Fourth Assembly Committee Legacy

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Joanne Ferris

Are you responding as an individual or on behalf of an organisation?


Organisation (and role if applicable):

Operations Manager – Association of the British Pharmaceutical Industry (ABPI) Cymru Wales

Question 1

Thinking about the past five years, in your view:


-     to what extent has the Health and Social Care Committee had an impact on health and social care in Wales?

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-     what has been the Committee’s biggest achievement?

No comment


-     if the Committee could have done one thing differently, what would it be, and why?

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-     has the Committee’s work struck the right balance between scrutiny of policy, finances and legislation?

No comment

Question 2

Looking ahead to the next five years, in your view what will be the three biggest challenges for health and social care in Wales?

1. One of the greatest challenges the NHS in Wales still faces is addressing the low level of patient access to innovative medicines. The current Pharmaceutical Price Regulation Scheme (PPRS) means that the biopharmaceutical industry has committed to keep NHS spending on branded medicines flat for two years and with under 2% growth for a further three years up to 2019.

The financial returns to Welsh Government from this new scheme are considerable, estimated at approximately £200 million over the life of the Scheme (2014-2019).

This challenge could be addressed through;

·         Creating a new funding mechanism, utilising part of the additional resource from PPRS, to enable equitable and consistent patient access to the latest medicines, no matter the disease area,

·         Ensuring that the processes of the All Wales Medicines Strategy Group (AWMSG) are appropriate, timely and transparent, supporting patients’ consistent access to the latest clinically and cost-effective medicines, and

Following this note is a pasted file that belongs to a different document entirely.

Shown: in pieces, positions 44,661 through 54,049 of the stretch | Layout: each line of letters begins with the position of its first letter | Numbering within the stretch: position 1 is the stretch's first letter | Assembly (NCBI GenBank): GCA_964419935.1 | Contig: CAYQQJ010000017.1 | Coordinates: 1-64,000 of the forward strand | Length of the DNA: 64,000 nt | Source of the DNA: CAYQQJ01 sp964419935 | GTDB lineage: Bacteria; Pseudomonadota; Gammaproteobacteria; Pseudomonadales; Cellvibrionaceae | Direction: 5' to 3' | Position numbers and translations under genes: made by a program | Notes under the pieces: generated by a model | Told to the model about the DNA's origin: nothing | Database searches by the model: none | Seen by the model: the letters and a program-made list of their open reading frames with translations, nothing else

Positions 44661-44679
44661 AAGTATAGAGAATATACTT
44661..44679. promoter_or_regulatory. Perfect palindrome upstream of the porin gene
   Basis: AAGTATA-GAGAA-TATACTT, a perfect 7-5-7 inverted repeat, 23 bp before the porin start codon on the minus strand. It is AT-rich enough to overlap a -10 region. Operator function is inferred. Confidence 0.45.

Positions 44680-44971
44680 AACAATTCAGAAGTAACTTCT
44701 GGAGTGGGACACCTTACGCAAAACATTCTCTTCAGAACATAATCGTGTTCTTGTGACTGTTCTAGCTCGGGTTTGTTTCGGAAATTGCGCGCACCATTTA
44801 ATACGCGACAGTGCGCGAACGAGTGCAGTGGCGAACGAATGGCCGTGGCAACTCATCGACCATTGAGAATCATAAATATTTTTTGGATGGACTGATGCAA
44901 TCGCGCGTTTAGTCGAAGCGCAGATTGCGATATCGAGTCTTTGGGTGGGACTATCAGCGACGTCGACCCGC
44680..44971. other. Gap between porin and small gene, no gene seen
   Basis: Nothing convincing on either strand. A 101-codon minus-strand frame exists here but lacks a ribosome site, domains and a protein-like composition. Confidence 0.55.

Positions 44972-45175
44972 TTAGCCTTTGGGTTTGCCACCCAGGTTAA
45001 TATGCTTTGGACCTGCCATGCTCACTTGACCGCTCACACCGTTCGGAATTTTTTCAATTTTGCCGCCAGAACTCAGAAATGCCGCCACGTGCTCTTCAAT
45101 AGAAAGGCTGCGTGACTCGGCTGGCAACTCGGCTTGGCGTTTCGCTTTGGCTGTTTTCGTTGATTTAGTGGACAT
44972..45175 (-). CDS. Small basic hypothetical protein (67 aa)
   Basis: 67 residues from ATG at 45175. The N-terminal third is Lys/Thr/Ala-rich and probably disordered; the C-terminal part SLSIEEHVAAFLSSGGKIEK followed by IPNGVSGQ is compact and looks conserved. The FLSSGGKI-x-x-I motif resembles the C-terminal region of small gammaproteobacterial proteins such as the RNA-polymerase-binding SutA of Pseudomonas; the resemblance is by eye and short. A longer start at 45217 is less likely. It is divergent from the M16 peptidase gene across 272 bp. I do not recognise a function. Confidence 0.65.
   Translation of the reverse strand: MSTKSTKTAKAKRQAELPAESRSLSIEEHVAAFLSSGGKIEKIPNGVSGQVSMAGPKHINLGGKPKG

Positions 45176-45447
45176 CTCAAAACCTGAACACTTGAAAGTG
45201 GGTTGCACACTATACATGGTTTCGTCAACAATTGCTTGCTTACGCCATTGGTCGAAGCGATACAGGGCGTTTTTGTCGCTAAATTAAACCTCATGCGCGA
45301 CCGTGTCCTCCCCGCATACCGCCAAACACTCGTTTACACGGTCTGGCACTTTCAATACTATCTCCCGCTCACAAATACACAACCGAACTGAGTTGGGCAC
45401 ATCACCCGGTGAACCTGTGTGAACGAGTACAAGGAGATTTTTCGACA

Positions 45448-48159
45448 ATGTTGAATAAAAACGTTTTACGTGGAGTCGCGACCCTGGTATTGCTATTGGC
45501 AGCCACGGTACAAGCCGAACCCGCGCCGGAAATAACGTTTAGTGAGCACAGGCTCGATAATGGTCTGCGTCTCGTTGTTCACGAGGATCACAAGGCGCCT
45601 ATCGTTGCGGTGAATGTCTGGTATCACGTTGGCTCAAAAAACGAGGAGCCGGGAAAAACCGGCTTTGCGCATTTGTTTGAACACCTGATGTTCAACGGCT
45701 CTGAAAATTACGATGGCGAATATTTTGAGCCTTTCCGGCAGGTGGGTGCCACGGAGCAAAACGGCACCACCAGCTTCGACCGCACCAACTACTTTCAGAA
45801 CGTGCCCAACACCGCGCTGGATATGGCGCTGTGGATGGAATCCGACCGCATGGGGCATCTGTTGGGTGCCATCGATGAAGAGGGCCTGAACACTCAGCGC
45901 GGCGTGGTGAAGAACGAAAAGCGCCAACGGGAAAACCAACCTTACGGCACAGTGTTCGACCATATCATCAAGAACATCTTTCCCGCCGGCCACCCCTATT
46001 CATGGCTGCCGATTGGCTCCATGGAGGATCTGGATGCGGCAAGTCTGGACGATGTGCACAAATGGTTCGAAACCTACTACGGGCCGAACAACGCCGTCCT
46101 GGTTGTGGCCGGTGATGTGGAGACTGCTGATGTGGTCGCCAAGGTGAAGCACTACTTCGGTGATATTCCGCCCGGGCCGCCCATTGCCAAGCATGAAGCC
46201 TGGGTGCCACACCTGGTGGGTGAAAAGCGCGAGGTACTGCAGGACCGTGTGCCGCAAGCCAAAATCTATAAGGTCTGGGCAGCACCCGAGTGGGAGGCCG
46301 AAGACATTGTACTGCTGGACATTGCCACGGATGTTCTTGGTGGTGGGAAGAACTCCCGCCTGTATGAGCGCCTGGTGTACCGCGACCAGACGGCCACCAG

·         Closely monitoring the implementation of NICE and AWMSG guidance across all Health Boards and Trusts in Wales, embedding accountability for delivering patients’ rights to access these new medicines, on the advice of their clinician, by running a public awareness campaign on the way in which medicines are accessible throughout Wales

The adoption of innovative treatments will need to be addressed over the term of the next Assembly, if NHS Wales wants to improve patient outcomes. 


2. The development of stratified medicines (also sometimes called “personalised” or “precision” medicines) aims to enable healthcare professionals to provide the right treatment, to the right person, at the right time and adheres to the principles of Prudent Healthcare.

These medicines move beyond the era of mass, or blockbuster, usage to tailored treatments that better reflect an individual’s specific set of circumstances. Whilst the pharmaceutical industry is gearing up for this new era, other sectors in the healthcare landscape face significant challenges to their traditional ways of operating. If the undoubted benefits to patients are to be realised, all stakeholders will need to play their part.

Stratified medicines represent a “disruptive technology”, but one which stands to benefit all parties, especially patients over the next 5-10 years. Given its widespread ramifications, progress will only be made by all parties working together constructively and flexibly. NHS Wales and the Welsh Government will need to address the opportunities that these new medicines provide to patients health in Wales, whilst balancing the additional resources that may be required to introduce them.


3. The danger of Antimicrobial Resistance (AMR) is being increasingly recognised by Governments and wider policy makers. In addition to the human costs, there is a substantial economic cost from AMR. Globally, it is estimated that in ten years AMR will cost $625 billion, reducing global GDP by 0.6%. However, the current scientific, regulatory and financial obstacles serve as a disincentive for pharmaceutical companies from developing new antibiotics.

Wales will need to consider how to address the wide-scale ramifications that protecting the wellbeing of its citizens may have in a world where the current antibiotic arsenal is becoming less effective.